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                • #9
                  My main criteria is as with the majority of users is "working software".

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                  • #10
                    i really dont think this poll is very good..

                    it seems some people consider free as "closed, but free of charge to acquire", while i think(certainly hope) most think "free as in freedom"..

                    Can we perhaps have this poll reset and renamed with better options?

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                    • #11
                      I'm also wondering wether this means which kind of software we prefer, or which name for free as in freedom?

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                      • #12
                        Originally posted by halfmanhalfamazing View Post
                        I lean slightly towards free. I support a person's right to produce software, and keep the source code for themselves. Sell it, reproduce it, etc. For themselves.

                        Without individual rights, there is nothing.

                        If that individual decides they want to open the source of their software for the rest of us, I'll applaud it every single time. But it should be up to an owner to open source, not a bunch of strong arm tactics that force someone to do it against their will.

                        (AMD/ATI is a good example. We've polled, petitioned, asked, and taken our business somewhere else. But nobody did anything illegal, dangerous, or otherwise highly stupid. AMD/ATI decided to do it on their own. They're my heros of the year) :-)
                        Doesn't free (as in freedom, libre) software imply open source as a requirement to achieve that? If the user has no right to view and modify the code, it's not free/libre anymore. I'm sure you're refering to BSD-style, but as I understood it, the original open source is free, but if a program is made from that code does not open it's source, it may be obeying the terms of the licence, but it's no longer free/libre by defintion.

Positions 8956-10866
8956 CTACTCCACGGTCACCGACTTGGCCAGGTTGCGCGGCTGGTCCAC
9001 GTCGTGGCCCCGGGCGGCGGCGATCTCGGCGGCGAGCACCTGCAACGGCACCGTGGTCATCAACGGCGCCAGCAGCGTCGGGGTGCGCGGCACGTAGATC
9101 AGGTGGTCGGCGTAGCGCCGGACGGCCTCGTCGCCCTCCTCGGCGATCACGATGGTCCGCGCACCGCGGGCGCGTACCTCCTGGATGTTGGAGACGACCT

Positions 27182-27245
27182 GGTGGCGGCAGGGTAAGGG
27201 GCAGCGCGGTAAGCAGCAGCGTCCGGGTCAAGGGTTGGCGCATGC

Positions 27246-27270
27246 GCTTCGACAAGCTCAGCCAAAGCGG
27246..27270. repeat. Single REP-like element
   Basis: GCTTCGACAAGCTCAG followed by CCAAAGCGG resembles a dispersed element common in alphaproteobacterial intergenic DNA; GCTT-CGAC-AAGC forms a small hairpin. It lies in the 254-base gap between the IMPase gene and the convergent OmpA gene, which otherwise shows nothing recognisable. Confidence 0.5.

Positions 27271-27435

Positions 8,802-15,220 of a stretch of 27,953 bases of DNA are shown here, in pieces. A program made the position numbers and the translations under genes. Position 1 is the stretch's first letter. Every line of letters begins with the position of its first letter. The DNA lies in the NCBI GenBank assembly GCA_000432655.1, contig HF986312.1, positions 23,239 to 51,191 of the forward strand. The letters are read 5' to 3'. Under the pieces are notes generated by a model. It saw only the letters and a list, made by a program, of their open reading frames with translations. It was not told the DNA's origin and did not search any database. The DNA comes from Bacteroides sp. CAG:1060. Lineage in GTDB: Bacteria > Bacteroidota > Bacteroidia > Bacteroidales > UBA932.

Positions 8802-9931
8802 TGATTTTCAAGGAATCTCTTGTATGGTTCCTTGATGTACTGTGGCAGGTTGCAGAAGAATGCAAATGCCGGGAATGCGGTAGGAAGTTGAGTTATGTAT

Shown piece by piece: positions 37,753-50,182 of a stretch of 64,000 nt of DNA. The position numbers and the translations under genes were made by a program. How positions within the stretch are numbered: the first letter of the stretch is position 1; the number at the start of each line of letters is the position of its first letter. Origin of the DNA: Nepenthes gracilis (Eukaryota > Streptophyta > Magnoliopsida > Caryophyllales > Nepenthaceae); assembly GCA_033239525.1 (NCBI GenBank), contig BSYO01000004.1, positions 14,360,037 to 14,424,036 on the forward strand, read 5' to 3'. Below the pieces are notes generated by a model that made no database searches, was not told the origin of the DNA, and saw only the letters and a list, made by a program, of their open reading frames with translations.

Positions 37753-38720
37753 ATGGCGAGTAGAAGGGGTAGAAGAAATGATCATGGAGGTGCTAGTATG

My view? They both go hand in hand, and both rely on eachother. I agree the infighting is damaging, and making people loose track of why people of both sides chose to go down the alternate path, and who the 'real' (lack of better term) 'enemy' is, the proprietary world of Microsoft, Apple, Adobe etc.

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                        • #13
                          Why does open source have to mean free. I would be willing to pay more for a piece of software that I had the source code to. And as far as companies go, I'm sure they would be thrilled to be able to purchase code to edit as they need.

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                          • #14
                            Originally posted by derred View Post
                            And as far as companies go, I'm sure they would be thrilled to be able to purchase code to edit as they need.
                            There are examples of that in the real world. One that springs to mind is Shake for Linux.